Kingston Diary - "Ac Laetari" part 2
In 1971 the country of Bhutan decided it would no longer use economic indicators such as Gross National Income to measure development and instead use the happiness of its citizens as a means of measuring progress.
The 2017 World Happiness Report recently ranked the United Kingdom as 20th out of 177 countries.
The United Kingdom was surpassed by countries such as New Zealand, Norway, Ireland, Australia and Costa Rica. “What makes those countries better than ours?!” most of my students asked when I used this as a resource in a recent GCSE lesson. The answer is not simple one. There are many factors, internal and external, that make up happiness and, of course, it varies from person to person. The equation for happiness may not be agreed but the United Nations, the organisation that commissioned the Report, have decided it is related to levels of Gross National Income, life expectancy, generosity, social support, freedom, and corruption.
Unsurprisingly, the report identifies that the fraction of the population in misery would be reduced if it were possible to eliminate poverty, low education, unemployment, living alone, physical illness and mental illness. The importance of good mental health in schools and workplaces was highlighted this Tuesday during World Mental Health Day.
The mental health of young people in the United Kingdom could be one the reasons why we fail to reach top spots in many of these social development rankings. Young Minds, a UK based charity, suggest that three children in every classroom suffer from a mental health problem. A worrying statistic that will create socio-economic challenges if these problems continue unresolved. Mental health is finally getting the recognition it deserves but there is still a long way to go. There are national campaigns for physical health; brisk walks every day, healthy eating apps, ensuring you eat ten portions of fruit and vegetables a day but as yet government campaigns on mental health have not got the same airtime or even the funding. In fact, 23% of NHS activity is taken up by mental illness, mental health trusts in England have been receiving only about 11% of funding in recent years and despite being promised £280 million of extra funding for mental health services for the young, mental health remains the poor cousin compared to the spending on physical ailments. This means that the work completed by charities such as Mind, YoungMinds, SANE, ReThink and HeadsTogether; the charity founded by The Duke and Duchess of Cambridge and Prince Harry, youth centres and schools such as KGS is all the more important.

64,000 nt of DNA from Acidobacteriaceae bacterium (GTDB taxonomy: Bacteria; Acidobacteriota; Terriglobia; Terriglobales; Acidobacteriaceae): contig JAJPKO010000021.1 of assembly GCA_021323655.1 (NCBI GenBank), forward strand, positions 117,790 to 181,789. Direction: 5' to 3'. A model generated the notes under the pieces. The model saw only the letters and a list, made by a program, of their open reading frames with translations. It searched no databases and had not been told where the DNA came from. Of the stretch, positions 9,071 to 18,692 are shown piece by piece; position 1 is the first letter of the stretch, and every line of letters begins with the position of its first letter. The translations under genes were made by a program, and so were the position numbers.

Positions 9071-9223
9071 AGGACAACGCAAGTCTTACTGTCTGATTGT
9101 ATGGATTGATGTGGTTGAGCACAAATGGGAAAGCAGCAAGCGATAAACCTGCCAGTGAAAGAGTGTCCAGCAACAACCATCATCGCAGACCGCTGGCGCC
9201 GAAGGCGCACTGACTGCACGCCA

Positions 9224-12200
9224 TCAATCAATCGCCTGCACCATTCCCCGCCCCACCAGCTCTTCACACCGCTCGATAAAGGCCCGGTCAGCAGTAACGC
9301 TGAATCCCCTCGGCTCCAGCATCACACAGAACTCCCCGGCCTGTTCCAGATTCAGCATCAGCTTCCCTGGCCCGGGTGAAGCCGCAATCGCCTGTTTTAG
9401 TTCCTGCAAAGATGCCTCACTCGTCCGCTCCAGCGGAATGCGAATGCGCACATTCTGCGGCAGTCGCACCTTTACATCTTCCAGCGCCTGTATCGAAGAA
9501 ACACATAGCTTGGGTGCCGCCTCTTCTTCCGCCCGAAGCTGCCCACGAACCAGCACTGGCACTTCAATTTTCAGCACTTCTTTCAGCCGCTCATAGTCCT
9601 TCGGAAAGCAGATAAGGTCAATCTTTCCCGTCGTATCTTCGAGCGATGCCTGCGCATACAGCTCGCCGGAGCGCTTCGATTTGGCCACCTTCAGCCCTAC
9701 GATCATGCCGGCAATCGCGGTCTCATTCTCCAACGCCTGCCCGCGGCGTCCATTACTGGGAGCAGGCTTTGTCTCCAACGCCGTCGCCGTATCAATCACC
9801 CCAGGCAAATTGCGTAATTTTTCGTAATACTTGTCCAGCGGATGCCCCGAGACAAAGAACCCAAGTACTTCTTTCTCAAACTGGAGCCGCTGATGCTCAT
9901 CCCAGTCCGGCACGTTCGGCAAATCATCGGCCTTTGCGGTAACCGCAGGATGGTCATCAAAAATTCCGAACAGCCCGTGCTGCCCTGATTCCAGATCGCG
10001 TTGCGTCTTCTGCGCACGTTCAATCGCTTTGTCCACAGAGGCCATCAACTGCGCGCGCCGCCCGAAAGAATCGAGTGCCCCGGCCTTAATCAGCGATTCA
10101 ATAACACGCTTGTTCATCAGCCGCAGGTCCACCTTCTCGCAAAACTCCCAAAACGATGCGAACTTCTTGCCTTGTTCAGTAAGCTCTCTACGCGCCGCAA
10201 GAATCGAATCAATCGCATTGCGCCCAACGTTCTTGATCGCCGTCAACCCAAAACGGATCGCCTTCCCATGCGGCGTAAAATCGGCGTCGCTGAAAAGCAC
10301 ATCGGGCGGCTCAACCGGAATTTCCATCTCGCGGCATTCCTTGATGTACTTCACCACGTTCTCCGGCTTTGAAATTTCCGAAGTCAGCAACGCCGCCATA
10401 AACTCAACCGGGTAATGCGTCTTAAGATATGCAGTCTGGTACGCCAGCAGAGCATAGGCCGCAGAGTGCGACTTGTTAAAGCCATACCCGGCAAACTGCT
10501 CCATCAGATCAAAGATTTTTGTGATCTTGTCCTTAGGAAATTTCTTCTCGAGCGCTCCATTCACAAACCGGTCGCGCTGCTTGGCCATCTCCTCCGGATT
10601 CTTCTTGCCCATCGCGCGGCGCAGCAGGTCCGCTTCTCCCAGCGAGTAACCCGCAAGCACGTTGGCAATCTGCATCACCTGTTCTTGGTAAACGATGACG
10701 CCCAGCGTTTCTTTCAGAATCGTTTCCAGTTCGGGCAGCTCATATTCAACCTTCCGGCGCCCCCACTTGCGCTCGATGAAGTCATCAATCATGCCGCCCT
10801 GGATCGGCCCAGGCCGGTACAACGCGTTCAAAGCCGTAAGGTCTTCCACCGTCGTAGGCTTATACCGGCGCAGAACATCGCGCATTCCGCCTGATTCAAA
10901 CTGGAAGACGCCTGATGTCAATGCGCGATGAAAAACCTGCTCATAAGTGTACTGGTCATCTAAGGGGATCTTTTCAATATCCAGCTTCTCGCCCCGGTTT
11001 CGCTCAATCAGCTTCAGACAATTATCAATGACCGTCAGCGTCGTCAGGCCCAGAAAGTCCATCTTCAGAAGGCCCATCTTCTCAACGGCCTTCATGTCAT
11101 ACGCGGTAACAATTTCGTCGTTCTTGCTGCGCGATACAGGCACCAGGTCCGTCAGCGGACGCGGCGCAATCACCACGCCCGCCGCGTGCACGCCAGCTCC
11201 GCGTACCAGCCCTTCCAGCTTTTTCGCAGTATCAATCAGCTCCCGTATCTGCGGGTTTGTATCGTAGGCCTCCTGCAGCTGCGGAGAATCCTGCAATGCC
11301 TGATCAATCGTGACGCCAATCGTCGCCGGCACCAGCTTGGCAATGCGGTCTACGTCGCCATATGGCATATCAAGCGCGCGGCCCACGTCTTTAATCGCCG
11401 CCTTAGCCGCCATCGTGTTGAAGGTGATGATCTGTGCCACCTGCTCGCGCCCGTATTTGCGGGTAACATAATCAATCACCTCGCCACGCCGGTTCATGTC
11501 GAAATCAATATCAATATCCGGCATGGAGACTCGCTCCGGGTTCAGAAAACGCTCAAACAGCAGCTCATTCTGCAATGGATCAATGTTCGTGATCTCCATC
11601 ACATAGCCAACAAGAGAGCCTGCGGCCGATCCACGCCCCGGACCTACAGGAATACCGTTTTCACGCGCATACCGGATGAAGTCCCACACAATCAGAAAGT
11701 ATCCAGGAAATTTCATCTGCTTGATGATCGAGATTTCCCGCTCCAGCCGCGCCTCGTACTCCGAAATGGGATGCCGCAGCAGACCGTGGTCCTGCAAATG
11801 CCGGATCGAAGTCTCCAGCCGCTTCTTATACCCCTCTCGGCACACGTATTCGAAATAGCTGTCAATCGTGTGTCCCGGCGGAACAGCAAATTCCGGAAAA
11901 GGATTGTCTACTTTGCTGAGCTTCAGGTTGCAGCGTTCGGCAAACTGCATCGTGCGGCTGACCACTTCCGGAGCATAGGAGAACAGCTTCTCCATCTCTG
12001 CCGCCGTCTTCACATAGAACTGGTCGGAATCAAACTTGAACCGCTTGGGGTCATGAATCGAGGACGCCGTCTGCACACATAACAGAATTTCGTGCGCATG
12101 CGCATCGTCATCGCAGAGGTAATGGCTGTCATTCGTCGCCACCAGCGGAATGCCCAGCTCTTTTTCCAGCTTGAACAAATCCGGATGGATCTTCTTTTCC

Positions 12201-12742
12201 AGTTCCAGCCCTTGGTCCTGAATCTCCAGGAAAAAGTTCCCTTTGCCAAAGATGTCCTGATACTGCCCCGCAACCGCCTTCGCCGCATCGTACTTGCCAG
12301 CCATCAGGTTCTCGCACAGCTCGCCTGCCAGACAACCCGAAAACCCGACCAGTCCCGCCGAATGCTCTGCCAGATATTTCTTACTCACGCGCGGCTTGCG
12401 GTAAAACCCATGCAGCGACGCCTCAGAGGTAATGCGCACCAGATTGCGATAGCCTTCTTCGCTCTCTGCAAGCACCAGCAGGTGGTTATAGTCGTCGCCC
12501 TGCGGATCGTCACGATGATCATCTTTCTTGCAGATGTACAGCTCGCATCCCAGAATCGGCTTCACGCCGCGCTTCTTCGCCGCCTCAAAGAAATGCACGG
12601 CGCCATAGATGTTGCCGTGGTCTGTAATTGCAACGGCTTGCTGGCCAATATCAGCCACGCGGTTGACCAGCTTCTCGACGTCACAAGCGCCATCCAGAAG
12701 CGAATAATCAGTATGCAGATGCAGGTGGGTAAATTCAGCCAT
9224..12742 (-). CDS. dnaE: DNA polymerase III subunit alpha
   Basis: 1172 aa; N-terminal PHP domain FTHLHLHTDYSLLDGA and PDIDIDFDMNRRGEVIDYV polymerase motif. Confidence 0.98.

At KGS we are alert to the concerns surrounding mental health and consistently strive to ensure our students receive high quality pastoral support in order to promote an atmosphere in which our children can begin discussions about this issues. The young do not attach the same stigmas to those suffering mental health as we might once have done. I am proud of our students, they recognise the importance of mental health and do not judge anyone based on their mental wellbeing. This is in part due to integration of these issues into everyday such as tutor time, PSHE lessons, mindfulness session and the experts that come to visit. They are kind and considerate and the care that our students show to each other regarding this issue is heartening.
With World Mental Health Day in mind, I hope everyone in the KGS community uses the upcoming half term break to take the time to do something creative, active or practical that will promote good mental health. The two weeks are a perfect chance to start or continue conversations with those close to you; mental health issues are difficult to solve but having some with you share your feelings with may be the first step.